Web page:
I think if your question is genuine, I can try to answer generally but even that would involve me in some way. But if your question is genuine, I do want to try to answer with *something.* For example, I note that repeating that you are a closet case shuts down discussion. That's my experience of it anyway. See the problem? In answering the question I can't always remove myself entirely. I can truly only answer about how I react to your posts. Once again, that's on me, not you. So perhaps I can suggest the following: Ask questions – I can't emphazize that one enough. Tell us your beliefs and where you got them from in your own experience. Ask us what we believe and why. Have that open mind everyone talks about. Try to think critically about what you have been taught and what your opponents think. Example: some say there is no right to marriage equality in the Constitution. Find the words "traditional marriage," heterosexual marriage, biblical marriage etc in the Constitution. The argument is so laughable it falls on its face with a simple text search. And yes, my mother really told me ME was unconstitutional but stopped with that simple challenge. Then she came up with other excuses.

    All of the above would help *me* in your situation. Only you know what would help you, so sorry, I really can't answer that part of your question. But note that on this site, we're all answering that same question – what will help us? And when you come across someone – perhaps even me – that doesn't understand where you're coming from because they're answering that question for themselves and not you, you still need to do what works for you. But if I may suggest, cliched as it is – if you really do want to learn, as they say: Stick around. You just might learn something.

  • 13. Pat  |  May 9, 2014 at 1:50 am

    Actually, it seems rather clear (or so I assumed) that there is another person who has fun posting as "TKinSC" all the message about "I'm a closet case / I'm stupid /etc." after all the messages from the real TKinSC.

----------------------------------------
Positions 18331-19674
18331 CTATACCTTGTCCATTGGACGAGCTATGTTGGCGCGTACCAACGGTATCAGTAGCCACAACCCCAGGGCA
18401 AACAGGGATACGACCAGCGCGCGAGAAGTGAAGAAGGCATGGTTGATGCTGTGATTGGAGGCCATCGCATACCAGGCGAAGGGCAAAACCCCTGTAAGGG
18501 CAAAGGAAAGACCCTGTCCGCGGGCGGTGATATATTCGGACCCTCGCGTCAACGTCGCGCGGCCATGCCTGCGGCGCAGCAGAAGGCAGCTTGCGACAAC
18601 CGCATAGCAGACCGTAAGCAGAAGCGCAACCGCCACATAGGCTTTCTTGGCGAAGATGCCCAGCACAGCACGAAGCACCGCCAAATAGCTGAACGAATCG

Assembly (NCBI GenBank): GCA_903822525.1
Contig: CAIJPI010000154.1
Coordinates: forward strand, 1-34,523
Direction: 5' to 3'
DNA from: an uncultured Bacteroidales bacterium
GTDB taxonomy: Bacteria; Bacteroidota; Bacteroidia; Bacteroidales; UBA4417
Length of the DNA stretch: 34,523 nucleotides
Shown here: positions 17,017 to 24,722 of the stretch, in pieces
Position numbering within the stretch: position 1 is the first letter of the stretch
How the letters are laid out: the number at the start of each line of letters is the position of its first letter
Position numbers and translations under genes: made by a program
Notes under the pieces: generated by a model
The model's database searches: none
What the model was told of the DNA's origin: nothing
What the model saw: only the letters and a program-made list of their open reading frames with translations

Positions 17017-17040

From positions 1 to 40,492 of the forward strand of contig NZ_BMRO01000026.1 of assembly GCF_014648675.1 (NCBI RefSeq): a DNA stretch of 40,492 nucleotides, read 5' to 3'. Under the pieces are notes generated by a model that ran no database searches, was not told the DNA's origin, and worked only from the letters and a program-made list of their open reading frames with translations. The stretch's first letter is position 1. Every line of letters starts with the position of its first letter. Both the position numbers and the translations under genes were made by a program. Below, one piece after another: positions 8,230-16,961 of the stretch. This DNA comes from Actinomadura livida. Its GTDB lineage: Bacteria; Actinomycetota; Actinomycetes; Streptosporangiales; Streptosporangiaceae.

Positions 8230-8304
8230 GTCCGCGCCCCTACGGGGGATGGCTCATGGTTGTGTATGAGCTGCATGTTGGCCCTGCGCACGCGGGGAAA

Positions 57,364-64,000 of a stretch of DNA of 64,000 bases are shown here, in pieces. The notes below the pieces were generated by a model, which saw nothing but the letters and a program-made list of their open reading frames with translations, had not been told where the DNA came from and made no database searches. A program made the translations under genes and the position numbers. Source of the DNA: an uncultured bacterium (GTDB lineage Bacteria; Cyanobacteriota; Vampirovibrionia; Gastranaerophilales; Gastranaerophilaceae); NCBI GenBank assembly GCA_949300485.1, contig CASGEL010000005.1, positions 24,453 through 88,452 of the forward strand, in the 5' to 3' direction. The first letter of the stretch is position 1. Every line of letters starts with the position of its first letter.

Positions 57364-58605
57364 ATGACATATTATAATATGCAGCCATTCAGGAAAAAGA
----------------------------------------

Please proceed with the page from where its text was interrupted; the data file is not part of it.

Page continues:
And these further messages are, frankly, even more annoying than the original bigoted posts.

  • 14. Michael Grabow  |  May 9, 2014 at 6:50 am

    That is definitely what I assumed was going on with those posts.

  • 15. TKinSC  |  May 10, 2014 at 10:40 am

    Thank you Deeelaaach. Very thoughtful response. I held off reading it until I had some time this weekend. I see what you're saying. I think you're empathizing quite well with where I'm coming from. Please don't be concerned that you're putting yourself too much into it. I can tell the difference.

    Thumb up for you.

  • 16. Lymis  |  May 9, 2014 at 7:25 am

    Not only that, but even though I'm NOT a lawyer, I've read enough of these briefs and rulings to notice when someone is playing fast and loose with legal terminology.

    They did the "we'll pretend we don't understand the legal meaning of the term 'rational'" thing that we see so often. Legally, it's about the legitimate connection of two ideas – a rational relationship between them. It's become so trendy among the anti-gay forces to pretend that it's saying that opposing it is "irrational", but it's still jarring to see that in a legal brief.

    It's rational to eat pizza, and it's rational to drive safely. There is no rational connection between the ideas, especially not to the extent of saying that a pizza dinner increases traffic safety. Most of these arguments are similar. There is no rational connection between the idea of supporting straight people in responsibly rearing any children they have and banning gay couples from marriage – and yet the constant assertion that those who don't support same-sex marriage are being told that opposite sex marriage is "irrational."

    It's one thing to try to float legal bullshit past the public. It's another thing to insult the intelligence and professional competence of Circuit Court judges.

  • 17. Retired_Lawyer  |  May 8, 2014 at 9:19 am

    Beshear's brief is competent work as far as it goes. There are three serious flaws. First, counsel makes no clear distinction between marriages that already exist and couples seeking a right to marry. All of his arguments deal with the latter. None is specifically directed at the actual, already-married plaintiffs, and their children. Second, his only justification for escaping an equal protection requirement is the assertion that "only man-woman couples can naturally procreate." That leaves him wide open to attacks that the argument is irrelevant,
    and untrue (step-children, adopted children, fertile lesbians, et al.). Third, like many of the State parties, he claims a "rational basis" for unequal treatment, but resists any attempt at all to determine if there is truth to the claim. He doesn't have to persuade or prove. Everyone else is somehow not allowed to dissuade or disprove by any method at all . The State parties go too far here, it seems to me. Every plebiscite would be immune from Constitutional standards under the rubric they would create. Finally, in this particular brief, the long concluding passage about birth rates simply baffles. It sounds like an argument against contraception. I look forward to the response of the plaintiffs.

  • 18. TKinSC  |  May 8, 2014 at 6:45 pm

    "First, counsel makes no clear distinction between marriages that already exist and couples seeking a right to marry. All of his arguments deal with the latter."

    No distinction need be made. For the same reasons that Kentucky doesn't grant marriage licenses to same-sex couples, Kentucky has no interest in recognizing out-of-state "marriages" of same-sex couples. To put it more bluntly, as far as Kentucky is concerned, same-sex marriages *don't* exist.